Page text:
If the defendant fails to present sufficient reasons or neglects to provide the required security within the stipulated time frame, the court may then order the attachment of the specified property, or a portion of it, which appears adequate to satisfy any decree that may be issued in the suit.


The remedy of attachment before judgement is considered an extraordinary measure and should be employed sparingly and strictly in accordance with the law, exercising utmost care and caution to prevent its misuse as a tool of oppression.

Before the court can issue an order of attachment, it must satisfy two conditions:

1. The court must ascertain that the defendant is on the verge of disposing of their property, either wholly or partially.

2. It must be established that this disposition is intended to obstruct or delay the execution of any potential decree against the defendant.

Attachment essentially restricts the defendant's ability to alienate their property, and such limitations on the exercise of property rights should only be imposed upon clear and convincing evidence that the order is necessary for the plaintiff's protection.

Mere initiation of a suit against an individual does not automatically justify restricting their property rights. Additional circumstances must be present to convince the court of the defendant's intent to defraud the plaintiff.

Attachment before judgement should never be used as a means for the plaintiff to pressure the defendant into reaching a settlement. Therefore, the court must exercise utmost caution and circumspection.

It should thoroughly examine the allegations against the defendant, ensure that the requirements of the legal code are met, and confirm that a valid case for attachment before judgement has been established before issuing the necessary order.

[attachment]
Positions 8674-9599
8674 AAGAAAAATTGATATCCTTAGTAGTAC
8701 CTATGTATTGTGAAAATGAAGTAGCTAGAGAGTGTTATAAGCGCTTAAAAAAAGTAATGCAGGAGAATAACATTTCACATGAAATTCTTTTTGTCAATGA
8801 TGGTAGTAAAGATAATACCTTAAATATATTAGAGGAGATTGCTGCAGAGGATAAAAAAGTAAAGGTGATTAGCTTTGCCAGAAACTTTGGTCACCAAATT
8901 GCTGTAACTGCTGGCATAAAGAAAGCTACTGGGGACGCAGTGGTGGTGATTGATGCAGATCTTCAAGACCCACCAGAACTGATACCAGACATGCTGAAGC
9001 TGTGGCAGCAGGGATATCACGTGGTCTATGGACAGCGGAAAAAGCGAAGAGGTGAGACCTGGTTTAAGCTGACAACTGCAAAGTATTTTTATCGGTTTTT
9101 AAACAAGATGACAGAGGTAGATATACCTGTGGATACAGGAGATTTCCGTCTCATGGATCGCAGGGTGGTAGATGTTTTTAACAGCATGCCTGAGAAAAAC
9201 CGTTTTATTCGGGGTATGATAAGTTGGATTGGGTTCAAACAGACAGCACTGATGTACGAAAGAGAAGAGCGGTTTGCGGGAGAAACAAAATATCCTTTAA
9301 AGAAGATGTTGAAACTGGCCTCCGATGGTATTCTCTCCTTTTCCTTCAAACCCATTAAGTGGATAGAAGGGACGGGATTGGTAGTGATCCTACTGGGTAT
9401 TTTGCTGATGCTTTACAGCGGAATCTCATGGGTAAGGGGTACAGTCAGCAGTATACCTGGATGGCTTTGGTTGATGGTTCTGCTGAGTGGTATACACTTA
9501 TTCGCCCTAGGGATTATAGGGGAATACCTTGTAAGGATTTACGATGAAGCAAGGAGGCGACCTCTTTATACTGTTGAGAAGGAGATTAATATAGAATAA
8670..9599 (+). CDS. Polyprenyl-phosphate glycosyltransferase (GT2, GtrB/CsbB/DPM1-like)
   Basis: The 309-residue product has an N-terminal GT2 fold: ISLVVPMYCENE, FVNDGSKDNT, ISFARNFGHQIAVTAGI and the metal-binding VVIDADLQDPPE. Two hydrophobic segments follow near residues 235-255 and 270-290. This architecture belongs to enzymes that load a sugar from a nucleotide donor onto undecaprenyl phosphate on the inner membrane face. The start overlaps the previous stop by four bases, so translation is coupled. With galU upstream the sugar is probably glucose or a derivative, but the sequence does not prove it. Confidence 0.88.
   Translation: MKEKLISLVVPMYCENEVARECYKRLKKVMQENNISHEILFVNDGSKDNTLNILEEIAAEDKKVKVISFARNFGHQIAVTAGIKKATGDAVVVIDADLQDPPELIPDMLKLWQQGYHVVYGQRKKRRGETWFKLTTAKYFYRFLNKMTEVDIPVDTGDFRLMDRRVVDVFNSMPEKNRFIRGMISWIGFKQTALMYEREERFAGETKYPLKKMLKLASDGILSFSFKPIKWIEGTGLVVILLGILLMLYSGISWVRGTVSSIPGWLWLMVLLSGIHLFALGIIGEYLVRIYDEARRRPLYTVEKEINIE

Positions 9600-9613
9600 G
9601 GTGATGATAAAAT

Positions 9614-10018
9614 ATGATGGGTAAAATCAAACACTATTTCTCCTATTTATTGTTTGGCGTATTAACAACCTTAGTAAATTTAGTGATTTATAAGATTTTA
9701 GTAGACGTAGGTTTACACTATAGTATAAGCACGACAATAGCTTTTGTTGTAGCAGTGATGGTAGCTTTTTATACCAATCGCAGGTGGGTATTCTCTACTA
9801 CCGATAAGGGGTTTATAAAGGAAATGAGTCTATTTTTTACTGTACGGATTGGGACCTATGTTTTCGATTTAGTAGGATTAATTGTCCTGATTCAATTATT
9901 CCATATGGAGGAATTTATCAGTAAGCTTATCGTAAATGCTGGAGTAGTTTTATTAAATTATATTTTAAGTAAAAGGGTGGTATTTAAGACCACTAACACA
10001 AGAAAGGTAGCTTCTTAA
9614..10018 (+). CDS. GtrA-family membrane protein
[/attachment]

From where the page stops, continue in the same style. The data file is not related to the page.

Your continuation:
Failure to adhere to these principles may result in the court's order being disregarded due to a breach of duty.

Rules as to Attachment Before Judgement

Attachment before judgement is governed by several rules outlined in Order 38 of the legal code. Thesaid rules as follows:

  1. Mode of Attachment (Rule 7): Attachment shall be carried out in the same manner as the attachment of property in execution of a decree.

2. Exemption from Attachment (Rule 12): Agricultural produce in possession of an agriculturist cannot be attached by the court.

3. Rights of Third Parties (Rule 10): Attachment before judgement does not affect the rights of individuals who had rights to the property prior to the attachment, provided they are not parties to the suit.

4. Adjudication of Claims (Rule 8): Any claim made to the property attached before judgement will be adjudicated in the same manner as claims to property attached in execution of a decree.

5. Reattachment in Execution (Rules 11-11-A): If a decree is passed in favour of the plaintiff after attachment before judgement, there's no need to reattach the property in execution. The provisions of Order 21 concerning attachment made in execution of a decree also apply to attachment before judgement.

6. Effect of Attachment: Attachment before judgement serves as a guarantee that the decree will not become ineffective due to lack of property for satisfaction. However, the plaintiff does not gain title to the property through attachment before judgement.

7. Withdrawal of Attachment (Rule 9): If the defendant furnishes security, the court must withdraw the attachment.

8. Removal of Attachment (Rule 9): The court will withdraw the attachment if the defendant furnishes security or if the suit is dismissed.

9. Determination of Attachment: Attachment is determined in various circumstances, including when the defendant furnishes security, when the attaching creditor withdraws the attachment, when the suit is dismissed,

When the decree is satisfied, reversed, or set aside, when the court releases the property, when an application for execution is dismissed, or when the decree-holder fails to comply with the decree's requirements.